Just to put a couple of facts straight: the Prime Minister was very clear in her press conference yesterday that the portrayal of those discussions was not accurate. When you have negotiations about changing people’s responsibilities, that is never easy. Both of you know that when you’ve had chats with fellow employees, or people you’re responsible for and you’ve got to change things, none of that is automatically easy. What’s motivated the Prime Minister is to make sure we get the best juice out of a range of people’s talents. Politics is about all the Members of Parliament – Labor, Liberal, National Party, or whatever, all people go into politics wanting to contribute as much as they can.  It is a process where you’ve got lots of people with strong will and lots of ideas. The opposition have said they are not going to change their front bench. But when Tony Abbott says he is not going to change his front bench, this is the Howard Government’s front bench from 2001. It’s like a time warp. At least Julia Gillard is willing to say ‘ok, time to give people different responsibilities’. I think it demonstrated her authority on the matter frankly.

Steve Vizard

A couple of quick ones. It looks like the Opposition are not going to allow a conscience vote on gay marriage. They’re going to have a collective vote, they are going to tow the party line and their philosophy for that is saying they went to the electorate with a particular line, we don’t think we ought to change that, unlike this Government. That’s a fair response isn’t it?

Bill Shorten

I supported Labor having a conscience vote on this matter. The Prime Minister is very clear that the Government is not going to propose any legislation to change the Marriage Act but she’s allowing a conscience vote. I’m surprised that Mr Abbott is not allowing a conscience vote. I think Australians like it when they see their Members of Parliament voting on matters of great importance and moral value. I think they like it when people can exercise their individual consciences. I think it’s difficult when we know there are Coalition MPs who have said that their conscience would have them vote for a change, not voting for a change. I mean the Prime Minister has made her own view clear. Sometimes not everything can be decided through the lens of Liberal or Labor. Some issues in life are more complicated than left or right, Julia Gillard or Tony Abbott.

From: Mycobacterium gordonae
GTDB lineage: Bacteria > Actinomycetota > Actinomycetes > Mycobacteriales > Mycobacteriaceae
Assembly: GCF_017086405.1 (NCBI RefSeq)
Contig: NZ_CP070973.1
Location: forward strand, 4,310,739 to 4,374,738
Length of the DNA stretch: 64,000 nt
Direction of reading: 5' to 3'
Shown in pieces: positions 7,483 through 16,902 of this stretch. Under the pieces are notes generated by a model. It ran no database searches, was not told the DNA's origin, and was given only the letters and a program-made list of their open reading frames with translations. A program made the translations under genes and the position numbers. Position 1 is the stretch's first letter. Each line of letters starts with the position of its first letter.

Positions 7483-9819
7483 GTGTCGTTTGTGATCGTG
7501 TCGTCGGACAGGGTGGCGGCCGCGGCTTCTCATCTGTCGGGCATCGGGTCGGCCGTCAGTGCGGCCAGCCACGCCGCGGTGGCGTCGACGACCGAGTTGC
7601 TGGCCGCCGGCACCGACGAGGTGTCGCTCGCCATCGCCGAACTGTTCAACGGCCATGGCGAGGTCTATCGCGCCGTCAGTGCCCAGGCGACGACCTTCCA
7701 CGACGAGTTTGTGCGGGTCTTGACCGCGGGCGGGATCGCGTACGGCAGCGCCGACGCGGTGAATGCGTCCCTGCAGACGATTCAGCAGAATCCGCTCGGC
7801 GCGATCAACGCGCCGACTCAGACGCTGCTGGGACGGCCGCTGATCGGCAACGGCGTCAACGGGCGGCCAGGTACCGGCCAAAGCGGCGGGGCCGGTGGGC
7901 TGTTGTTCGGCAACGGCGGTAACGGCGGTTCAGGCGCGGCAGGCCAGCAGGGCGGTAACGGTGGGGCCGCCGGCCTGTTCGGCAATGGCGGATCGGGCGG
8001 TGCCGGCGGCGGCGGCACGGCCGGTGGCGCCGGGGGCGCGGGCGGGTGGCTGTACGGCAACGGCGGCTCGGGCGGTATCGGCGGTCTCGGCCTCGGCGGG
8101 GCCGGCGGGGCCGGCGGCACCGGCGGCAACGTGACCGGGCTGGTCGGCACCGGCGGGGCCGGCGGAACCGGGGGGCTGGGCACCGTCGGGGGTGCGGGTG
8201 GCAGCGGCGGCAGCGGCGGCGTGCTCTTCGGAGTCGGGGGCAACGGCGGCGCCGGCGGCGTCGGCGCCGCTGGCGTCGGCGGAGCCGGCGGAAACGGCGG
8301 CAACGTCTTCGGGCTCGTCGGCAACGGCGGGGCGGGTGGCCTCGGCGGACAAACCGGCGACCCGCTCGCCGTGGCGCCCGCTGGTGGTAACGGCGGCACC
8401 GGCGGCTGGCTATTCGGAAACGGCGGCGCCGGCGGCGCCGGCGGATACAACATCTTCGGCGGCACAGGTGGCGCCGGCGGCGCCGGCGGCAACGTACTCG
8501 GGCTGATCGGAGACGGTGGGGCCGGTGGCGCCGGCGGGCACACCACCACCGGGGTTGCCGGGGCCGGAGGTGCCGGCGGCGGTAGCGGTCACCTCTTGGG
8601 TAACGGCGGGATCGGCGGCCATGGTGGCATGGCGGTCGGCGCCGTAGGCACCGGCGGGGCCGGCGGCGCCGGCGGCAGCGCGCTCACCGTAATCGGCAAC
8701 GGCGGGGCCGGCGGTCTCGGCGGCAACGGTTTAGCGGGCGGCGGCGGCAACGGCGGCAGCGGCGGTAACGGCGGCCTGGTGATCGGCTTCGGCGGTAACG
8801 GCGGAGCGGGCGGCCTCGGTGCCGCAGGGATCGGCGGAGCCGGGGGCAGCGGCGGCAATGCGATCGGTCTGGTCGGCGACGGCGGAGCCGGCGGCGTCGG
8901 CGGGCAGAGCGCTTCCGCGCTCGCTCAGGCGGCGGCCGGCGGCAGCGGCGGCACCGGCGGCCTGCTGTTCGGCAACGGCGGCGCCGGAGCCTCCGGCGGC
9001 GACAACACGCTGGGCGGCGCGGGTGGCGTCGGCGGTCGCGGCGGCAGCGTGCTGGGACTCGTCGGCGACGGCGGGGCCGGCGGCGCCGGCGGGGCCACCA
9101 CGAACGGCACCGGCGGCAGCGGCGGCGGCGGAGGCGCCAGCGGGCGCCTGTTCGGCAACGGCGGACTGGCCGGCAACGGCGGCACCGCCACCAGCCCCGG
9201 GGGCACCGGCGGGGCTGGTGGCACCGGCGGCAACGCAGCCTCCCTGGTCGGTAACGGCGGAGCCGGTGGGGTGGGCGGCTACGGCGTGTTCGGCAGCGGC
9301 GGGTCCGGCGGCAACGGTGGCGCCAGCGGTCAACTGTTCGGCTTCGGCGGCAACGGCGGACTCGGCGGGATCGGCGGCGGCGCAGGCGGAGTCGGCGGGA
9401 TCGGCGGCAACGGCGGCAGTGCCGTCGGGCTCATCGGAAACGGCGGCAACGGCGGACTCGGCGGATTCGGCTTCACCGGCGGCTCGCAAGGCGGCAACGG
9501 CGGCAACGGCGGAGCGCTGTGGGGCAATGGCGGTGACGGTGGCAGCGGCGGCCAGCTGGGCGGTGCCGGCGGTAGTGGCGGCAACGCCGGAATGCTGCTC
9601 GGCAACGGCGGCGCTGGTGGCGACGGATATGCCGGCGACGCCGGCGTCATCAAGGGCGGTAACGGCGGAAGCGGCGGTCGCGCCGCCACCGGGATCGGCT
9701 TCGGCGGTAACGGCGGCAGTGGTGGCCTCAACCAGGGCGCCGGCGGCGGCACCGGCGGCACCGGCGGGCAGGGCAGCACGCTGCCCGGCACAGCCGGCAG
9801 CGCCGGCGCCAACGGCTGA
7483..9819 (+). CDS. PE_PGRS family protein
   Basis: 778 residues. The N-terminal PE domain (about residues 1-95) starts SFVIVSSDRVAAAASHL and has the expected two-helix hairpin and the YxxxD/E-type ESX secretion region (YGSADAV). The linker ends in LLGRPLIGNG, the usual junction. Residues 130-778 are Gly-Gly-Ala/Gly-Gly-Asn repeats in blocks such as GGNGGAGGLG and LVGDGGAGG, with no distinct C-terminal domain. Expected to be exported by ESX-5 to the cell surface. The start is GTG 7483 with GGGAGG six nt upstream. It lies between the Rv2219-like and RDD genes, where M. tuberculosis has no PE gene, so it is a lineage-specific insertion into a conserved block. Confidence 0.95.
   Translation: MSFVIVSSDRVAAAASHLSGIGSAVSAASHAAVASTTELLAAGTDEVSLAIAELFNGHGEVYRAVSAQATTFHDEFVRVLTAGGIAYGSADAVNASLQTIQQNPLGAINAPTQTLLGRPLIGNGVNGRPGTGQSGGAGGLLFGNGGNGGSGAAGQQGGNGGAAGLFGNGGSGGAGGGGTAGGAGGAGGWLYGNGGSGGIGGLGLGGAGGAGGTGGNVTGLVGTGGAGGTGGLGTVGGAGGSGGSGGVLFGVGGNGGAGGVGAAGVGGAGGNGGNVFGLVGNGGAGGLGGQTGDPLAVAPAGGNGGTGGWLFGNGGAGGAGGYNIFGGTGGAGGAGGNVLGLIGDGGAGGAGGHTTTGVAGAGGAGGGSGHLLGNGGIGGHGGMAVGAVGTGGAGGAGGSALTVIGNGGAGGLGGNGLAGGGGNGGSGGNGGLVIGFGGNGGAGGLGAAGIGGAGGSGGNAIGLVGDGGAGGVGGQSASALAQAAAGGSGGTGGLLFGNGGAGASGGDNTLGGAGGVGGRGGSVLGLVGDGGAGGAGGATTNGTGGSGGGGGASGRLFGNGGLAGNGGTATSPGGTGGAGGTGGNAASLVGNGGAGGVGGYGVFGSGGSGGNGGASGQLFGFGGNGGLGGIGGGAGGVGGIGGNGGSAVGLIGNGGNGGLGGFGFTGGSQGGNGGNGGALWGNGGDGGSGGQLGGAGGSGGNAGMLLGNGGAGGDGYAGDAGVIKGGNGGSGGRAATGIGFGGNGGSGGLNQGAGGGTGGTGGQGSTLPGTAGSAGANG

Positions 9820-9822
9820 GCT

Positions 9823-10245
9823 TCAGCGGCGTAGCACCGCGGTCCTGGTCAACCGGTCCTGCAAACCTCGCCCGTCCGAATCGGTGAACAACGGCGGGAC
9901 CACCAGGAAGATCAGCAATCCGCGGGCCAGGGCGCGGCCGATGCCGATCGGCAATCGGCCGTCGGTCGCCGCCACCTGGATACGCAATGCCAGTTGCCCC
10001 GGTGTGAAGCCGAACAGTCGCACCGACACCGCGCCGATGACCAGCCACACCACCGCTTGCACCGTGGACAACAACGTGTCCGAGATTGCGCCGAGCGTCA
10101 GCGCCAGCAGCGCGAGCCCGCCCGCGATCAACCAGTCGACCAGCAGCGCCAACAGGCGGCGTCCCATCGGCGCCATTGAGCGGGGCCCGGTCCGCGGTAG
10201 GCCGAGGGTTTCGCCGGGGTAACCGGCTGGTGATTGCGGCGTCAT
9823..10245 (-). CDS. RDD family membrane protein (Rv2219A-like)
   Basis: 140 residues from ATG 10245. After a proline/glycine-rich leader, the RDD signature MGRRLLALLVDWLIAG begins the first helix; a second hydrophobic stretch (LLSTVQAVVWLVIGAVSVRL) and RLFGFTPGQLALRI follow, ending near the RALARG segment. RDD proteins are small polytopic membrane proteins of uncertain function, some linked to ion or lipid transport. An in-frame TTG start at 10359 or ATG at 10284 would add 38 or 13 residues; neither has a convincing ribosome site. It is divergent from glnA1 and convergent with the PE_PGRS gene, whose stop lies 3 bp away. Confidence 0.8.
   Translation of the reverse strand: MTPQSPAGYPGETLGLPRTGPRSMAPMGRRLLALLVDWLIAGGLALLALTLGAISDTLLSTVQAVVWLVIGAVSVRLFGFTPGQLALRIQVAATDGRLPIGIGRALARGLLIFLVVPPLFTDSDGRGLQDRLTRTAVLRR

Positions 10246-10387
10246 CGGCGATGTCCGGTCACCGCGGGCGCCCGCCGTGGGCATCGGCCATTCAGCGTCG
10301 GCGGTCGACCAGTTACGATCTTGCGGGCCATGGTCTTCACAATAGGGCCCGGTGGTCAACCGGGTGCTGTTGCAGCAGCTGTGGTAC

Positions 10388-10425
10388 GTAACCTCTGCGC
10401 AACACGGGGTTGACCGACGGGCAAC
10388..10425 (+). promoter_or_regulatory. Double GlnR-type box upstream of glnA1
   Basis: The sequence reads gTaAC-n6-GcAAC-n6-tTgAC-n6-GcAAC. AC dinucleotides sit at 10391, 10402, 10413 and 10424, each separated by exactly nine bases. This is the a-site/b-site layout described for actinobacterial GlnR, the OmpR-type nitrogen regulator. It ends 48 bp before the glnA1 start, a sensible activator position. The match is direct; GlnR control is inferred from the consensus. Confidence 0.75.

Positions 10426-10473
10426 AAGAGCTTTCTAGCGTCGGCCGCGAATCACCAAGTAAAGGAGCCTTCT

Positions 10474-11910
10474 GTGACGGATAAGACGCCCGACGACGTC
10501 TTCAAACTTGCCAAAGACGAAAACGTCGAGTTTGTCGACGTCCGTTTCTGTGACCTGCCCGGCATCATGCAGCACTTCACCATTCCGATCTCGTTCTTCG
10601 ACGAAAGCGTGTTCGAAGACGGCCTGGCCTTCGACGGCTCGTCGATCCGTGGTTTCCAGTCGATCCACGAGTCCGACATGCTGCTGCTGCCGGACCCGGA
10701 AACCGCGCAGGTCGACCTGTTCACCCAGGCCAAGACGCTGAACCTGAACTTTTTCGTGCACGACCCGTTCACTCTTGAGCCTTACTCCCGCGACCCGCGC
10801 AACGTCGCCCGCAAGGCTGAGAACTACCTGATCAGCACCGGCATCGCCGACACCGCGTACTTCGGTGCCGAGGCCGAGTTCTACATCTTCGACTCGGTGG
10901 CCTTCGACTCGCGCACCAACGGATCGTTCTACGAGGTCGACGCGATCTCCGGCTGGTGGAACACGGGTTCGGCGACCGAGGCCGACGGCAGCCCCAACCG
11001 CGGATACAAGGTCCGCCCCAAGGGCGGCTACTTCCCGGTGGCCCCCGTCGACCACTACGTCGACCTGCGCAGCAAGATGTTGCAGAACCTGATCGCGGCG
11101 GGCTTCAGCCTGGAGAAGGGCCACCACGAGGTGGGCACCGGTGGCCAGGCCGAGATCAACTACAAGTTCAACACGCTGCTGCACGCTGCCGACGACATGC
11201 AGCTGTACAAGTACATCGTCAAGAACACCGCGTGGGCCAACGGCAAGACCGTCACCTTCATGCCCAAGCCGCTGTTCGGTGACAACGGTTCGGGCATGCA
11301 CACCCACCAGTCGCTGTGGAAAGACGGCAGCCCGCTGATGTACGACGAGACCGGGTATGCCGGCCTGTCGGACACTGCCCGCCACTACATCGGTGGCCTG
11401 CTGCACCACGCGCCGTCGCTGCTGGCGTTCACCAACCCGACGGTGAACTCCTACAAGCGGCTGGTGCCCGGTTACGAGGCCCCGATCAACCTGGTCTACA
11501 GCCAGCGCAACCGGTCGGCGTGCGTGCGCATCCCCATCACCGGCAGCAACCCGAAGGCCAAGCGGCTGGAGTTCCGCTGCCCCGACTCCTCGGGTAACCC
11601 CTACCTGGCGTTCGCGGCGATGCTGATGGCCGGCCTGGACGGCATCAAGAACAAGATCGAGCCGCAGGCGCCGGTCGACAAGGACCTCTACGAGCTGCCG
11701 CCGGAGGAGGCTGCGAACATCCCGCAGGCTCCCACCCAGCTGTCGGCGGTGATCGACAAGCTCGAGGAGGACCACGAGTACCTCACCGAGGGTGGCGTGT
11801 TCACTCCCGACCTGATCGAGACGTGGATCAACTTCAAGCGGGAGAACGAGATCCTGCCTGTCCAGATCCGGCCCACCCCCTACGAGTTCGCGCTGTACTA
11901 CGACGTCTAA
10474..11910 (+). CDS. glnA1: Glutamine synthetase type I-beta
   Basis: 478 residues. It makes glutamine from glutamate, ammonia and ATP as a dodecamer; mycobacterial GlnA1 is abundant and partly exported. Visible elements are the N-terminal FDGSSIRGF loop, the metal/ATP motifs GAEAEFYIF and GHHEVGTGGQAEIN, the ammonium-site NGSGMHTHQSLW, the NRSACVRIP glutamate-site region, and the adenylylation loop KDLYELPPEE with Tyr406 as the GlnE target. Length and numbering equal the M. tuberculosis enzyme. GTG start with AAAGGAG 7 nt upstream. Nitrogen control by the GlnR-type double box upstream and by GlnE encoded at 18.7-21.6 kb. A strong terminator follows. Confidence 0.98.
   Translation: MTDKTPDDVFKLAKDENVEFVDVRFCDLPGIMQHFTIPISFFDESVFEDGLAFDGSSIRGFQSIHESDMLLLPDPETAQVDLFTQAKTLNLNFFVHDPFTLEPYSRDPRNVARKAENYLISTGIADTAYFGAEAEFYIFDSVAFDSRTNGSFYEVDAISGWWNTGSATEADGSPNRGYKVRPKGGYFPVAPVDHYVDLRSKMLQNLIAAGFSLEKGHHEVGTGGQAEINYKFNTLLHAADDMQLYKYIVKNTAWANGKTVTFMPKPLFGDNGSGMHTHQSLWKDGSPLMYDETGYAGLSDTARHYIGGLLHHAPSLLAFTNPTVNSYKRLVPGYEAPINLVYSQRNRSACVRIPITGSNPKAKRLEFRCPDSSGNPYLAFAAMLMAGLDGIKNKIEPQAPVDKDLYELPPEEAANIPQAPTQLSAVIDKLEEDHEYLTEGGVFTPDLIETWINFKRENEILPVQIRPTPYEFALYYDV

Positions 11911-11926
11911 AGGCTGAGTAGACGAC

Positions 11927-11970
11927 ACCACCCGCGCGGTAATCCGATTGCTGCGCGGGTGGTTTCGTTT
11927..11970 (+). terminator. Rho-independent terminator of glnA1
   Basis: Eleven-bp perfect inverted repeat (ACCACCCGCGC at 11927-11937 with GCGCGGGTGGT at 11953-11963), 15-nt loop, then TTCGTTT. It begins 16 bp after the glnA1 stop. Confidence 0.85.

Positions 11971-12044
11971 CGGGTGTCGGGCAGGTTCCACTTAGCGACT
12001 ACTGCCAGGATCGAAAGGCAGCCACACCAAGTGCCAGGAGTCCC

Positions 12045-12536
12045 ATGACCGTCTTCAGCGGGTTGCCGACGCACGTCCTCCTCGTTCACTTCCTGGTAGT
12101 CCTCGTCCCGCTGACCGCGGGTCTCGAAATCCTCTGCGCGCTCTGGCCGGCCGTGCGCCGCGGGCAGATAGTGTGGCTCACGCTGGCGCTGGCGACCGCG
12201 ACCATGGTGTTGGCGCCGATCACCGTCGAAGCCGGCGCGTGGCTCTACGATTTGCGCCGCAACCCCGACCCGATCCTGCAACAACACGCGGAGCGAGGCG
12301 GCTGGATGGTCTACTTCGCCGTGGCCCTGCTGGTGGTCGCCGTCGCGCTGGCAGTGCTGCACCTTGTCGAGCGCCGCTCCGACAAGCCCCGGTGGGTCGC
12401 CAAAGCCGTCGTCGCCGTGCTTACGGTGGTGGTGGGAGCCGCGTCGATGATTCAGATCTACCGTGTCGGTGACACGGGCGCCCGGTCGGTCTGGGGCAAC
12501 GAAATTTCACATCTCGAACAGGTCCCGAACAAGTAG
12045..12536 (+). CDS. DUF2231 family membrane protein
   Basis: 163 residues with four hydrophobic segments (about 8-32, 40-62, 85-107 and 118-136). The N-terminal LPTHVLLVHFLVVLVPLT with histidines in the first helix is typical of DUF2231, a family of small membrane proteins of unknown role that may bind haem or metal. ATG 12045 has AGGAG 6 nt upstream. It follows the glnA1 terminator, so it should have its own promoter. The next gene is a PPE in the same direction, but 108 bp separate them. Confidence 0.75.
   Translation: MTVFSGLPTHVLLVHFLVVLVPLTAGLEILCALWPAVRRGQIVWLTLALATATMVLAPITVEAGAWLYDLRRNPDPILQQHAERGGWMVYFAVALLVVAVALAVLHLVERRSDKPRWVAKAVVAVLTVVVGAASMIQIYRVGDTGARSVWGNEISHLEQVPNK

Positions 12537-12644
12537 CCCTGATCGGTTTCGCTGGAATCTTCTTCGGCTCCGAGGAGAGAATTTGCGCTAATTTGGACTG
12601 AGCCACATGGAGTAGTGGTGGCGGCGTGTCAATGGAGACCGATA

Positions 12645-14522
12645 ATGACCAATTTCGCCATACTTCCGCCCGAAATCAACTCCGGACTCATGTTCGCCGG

Susie O’Brien

Bill, the pokies legislation, this is going to be a hairy one for the Government in the New Year. What’s your stance on that?

Bill Shorten

I support our Government’s commitment that we’ve made. I’ve got no doubt that we’ll work these issues through as we always do. One thing’s for sure: the best negotiator in the Parliament does not sit on the Opposition bench, since it’s Julia Gillard.

Susie O’Brien

Do you support $1 bets?

Bill Shorten

I’m going with the current Government policy of pre-commitment. Some in the gambling industry are saying $1 bets are worse. It sounds simpler. We’ll work through these issues in the New Year. It’s certainly an issue of priority. We all want to tackle problem gambling. People with good will, will be able to work this matter out.

Steve Vizard

You could get a part-time job during Parliamentary vacation as a valet parker? Sounds like there are a lot of car doors opening and closing.

Bill Shorten

No, no, I’m just at the normal drop-off. I’m flying Virgin to go to Canberra, and I just don’t want to get out and obscure the sound on this interview until some security guard moves us along, which they may well do in the next ten seconds.

Steve Vizard

Well done Bill. Congratulations on your appointment. I hope it goes well for you.

Bill Shorten

Thanks, lovely to talk to you too.